I tried to suggest the absolute minimum that ID would need to do in order to be viewed as scientific on this topic. I was not even expecting *data*, so this is less than is demanded of scientists who work on this subject. No responses yet, except some sarcasm on an ID blog.

An opportunity for ID to be scientific

realpc Wrote:

Biologists have been very quick to call any DNA they don’t understand junk.

On the contrary. “Junk DNA” is not used as a technical term, only a casual one. The technical term is “non-coding DNA”, and it remains that even if some parts of non-coding DNA are found to have a function. We are able to assign this appellation because any coding region must contain (or be a part of) an open reading frame (ORF). ORFs are easy to identify with modern analytical tools. Anything that isn’t an ORF is either a regulatory region or unknown. The DNA outside ORFs is termed non-coding DNA.

And, just to get a little picky here: scientists understand DNA. What we don’t know is what some of it does. There is a difference, albeit a subtle one.

Maybe because MET predicts lots of junk. But anyone who questions MET, and its underlying philosophy,

The underlying philosophy is this: starting from “we don’t know”, examine the evidence, then make logical deductions from the evidence.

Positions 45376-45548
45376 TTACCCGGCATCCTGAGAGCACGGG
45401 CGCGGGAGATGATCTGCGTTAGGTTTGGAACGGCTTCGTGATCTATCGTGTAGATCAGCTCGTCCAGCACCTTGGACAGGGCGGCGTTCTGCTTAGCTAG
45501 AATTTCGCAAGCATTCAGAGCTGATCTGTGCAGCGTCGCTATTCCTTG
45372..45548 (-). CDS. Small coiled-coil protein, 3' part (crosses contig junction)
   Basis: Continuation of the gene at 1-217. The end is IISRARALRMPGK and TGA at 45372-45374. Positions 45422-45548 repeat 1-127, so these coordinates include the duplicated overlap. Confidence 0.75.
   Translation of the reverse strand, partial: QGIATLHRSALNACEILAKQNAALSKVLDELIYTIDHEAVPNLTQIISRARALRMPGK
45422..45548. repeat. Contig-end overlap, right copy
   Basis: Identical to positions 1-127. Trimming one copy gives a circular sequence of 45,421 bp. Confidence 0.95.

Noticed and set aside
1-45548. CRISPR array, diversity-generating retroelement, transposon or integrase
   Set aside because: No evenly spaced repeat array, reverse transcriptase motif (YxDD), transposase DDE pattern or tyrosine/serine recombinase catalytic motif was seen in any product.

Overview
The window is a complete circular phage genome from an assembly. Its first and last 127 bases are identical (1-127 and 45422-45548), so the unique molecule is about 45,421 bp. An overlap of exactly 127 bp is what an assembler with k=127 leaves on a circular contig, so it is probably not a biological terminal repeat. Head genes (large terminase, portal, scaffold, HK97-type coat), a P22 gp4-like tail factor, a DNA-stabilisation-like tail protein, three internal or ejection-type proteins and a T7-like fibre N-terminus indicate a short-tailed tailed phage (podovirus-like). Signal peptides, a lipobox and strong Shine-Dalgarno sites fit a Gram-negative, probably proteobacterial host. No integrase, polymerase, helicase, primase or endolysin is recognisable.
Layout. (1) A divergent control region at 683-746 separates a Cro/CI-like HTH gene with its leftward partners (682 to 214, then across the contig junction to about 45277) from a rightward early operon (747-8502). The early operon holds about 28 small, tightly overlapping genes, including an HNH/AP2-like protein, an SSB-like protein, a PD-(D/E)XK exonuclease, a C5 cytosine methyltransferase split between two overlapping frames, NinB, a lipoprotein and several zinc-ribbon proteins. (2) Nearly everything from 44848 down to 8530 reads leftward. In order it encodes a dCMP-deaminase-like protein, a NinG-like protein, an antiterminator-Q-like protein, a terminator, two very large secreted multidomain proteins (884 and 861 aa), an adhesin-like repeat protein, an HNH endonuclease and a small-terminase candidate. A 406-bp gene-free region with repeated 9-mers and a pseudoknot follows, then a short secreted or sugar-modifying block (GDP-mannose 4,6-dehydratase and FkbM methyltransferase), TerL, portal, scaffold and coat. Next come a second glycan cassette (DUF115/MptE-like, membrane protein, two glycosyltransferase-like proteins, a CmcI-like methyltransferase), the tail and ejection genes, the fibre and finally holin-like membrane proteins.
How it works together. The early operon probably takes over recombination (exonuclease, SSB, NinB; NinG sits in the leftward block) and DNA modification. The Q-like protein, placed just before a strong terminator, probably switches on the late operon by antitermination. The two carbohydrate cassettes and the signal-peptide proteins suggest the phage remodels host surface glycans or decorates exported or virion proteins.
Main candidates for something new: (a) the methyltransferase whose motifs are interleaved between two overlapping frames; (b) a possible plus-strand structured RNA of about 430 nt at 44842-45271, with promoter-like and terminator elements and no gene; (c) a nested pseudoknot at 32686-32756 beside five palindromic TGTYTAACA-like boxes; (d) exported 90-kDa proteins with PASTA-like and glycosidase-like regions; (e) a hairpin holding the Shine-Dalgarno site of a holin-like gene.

is more likely to think the “junk” has unknown functions.

It’s fortunate for us, then, that “junk DNA” is not a term used in any technical sense by biologists and molecular biologists, isn’t it? Large sections of non-coding DNA have no known function.

A scientist can acquire kudos (and hence further funding) by identifying functions that were previously unknown. Plus, they are driven by the same insatiable curiosity that made them become scientists in the first place.

The more that is learned about DNA, the less understandable it seems.

Well, maybe that means you need to work harder at the fundamentals, hmm?

Our understanding of the function of DNA and its interactions with other parts of the cell and of the organism as a whole continues to deepen.

It’s similar to the situation in physics – when they figured out how to split the atom everyone thought it would be a short while before the ultimate components of matter were discovered and understood. Instead, physics is now lost in the wilderness of matrix theory and string theory, etc.

Matrix theory? I shall assume you mean brane theory. It is true that, at the start of the 20th century, there was, in some quarters, an unjustifiable optimism about physics. However, such unjustifiable optimism has never been seen in biology.

It is true that intracellular signalling systems are more complex than was first imagined, and it may be true that the regulation of gene expression is also more complex than was initially imagined, but this does not imply that biology is getting harder to understand. What it implies is that our understanding is getting closer to reality.

The same thing is happening in genetics. Most DNA is non-coding, and scientists are beginning to realize that does not mean it does nothing.

I am sure that most scientists have always accepted that non-coding DNA may have a function. I dimly recall attending a lecture in the late 1980s in which the lecturer expressed his personal feeling that non-coding DNA served some kind of purpose.

In fact, the so-called junk may turn out to be much more important than the small percent that is now considered non-junk.